I’m wondering how does HAIL partition data exactly? Does each spark partition contain the data for a portion of the entries (markers/variants and a portion of the samples)? let’s say we have a MatrixTable with 40M SNPs and 1000 samples. Could it happen that each spark partition contains portions of the data for 10k SNPs and 100 samples, or is it guaranteed that each partition will contain all samples?
and a follow up… whatever the answer is, has that changed in recent years or has it always been like that since 2015?
Hail Tables and MatrixTables are only partitioned along the row axis. Tables and MTs created from VCFs always have variants for rows, so: Hail partitions contain all the samples at a contiguous interval of rows. These intervals are always non-overlapping.
This has not changed since 2015; however, we’re actively designing a “blocked” matrix table because we anticipate memory needs making 2M sample rows impractical.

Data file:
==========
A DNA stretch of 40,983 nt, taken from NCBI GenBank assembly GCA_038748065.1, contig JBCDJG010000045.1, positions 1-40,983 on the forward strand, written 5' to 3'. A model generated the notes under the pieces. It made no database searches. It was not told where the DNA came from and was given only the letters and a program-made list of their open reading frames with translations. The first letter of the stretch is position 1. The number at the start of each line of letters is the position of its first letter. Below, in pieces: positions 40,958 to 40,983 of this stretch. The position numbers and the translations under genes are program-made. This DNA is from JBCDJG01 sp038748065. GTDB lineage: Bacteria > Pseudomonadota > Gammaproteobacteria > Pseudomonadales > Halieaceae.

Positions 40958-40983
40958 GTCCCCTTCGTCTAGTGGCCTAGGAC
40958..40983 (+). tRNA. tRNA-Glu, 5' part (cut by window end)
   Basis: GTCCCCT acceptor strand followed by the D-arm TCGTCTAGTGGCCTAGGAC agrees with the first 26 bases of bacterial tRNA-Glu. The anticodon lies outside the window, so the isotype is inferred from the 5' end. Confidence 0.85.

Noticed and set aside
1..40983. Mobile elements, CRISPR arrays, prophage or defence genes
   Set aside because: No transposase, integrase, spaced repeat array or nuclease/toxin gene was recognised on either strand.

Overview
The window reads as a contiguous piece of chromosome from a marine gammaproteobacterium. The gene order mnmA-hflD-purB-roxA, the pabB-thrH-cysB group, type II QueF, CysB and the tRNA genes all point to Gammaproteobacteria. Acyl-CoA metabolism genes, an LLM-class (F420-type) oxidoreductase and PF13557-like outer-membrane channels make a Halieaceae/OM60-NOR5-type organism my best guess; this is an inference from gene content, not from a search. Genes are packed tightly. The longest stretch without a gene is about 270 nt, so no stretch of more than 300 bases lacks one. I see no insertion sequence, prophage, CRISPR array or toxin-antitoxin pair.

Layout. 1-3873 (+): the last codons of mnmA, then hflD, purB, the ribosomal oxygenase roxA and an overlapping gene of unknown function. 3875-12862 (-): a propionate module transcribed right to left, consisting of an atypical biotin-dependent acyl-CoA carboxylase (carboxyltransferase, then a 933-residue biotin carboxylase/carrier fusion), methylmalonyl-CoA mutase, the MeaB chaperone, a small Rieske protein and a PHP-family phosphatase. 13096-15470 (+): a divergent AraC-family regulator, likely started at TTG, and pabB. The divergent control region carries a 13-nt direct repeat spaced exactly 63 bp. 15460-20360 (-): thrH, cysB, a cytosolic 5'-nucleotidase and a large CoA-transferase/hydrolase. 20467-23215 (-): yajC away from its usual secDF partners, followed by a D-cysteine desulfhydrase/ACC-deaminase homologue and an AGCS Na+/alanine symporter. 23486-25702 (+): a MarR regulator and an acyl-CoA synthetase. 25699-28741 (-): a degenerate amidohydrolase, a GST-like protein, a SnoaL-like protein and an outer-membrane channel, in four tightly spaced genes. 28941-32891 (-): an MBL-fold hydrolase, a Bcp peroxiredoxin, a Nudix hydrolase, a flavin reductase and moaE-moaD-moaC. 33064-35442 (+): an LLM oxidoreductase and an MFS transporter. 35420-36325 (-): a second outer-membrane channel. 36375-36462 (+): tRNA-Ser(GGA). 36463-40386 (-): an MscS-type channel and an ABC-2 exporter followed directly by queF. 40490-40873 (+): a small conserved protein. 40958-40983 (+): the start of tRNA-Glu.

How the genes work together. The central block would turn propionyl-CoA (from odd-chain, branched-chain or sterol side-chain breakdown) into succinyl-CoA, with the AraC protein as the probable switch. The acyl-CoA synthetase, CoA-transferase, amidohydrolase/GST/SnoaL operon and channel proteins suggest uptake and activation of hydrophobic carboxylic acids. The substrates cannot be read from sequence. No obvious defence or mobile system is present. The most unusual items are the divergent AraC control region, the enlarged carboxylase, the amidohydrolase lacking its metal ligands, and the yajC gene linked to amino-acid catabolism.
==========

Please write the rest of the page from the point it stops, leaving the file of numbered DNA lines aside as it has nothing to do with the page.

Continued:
Why do you ask?
hey dan! thanks. that makes sense.
I’m asking since I’m giving a presentation about a past project I’ve worked at 23andme, but realized I don’t remember some basic things about Hail, like how it partitions the MatrixTable It’s been over 3 years.
But now I have another question related to the partitioning of the columns (sample) Table. I understand that if the MT is partitioned by rows (given some key), and the row (variant) Table also has that key, it makes sense that the variant Table would also be partitioned and distributed across the executors based on that key. That would make any joins between the variant Table and MT efficient.
The columns (sample) Table, however, is also distributed by design. So we have a situation where we are guaranteed to have entries for all samples, for some genomic region on a single partition, but the samples Table is distributed across many partitions. That would require some shuffling and make joins between the columns Table and MT less efficient. Is that a correct description?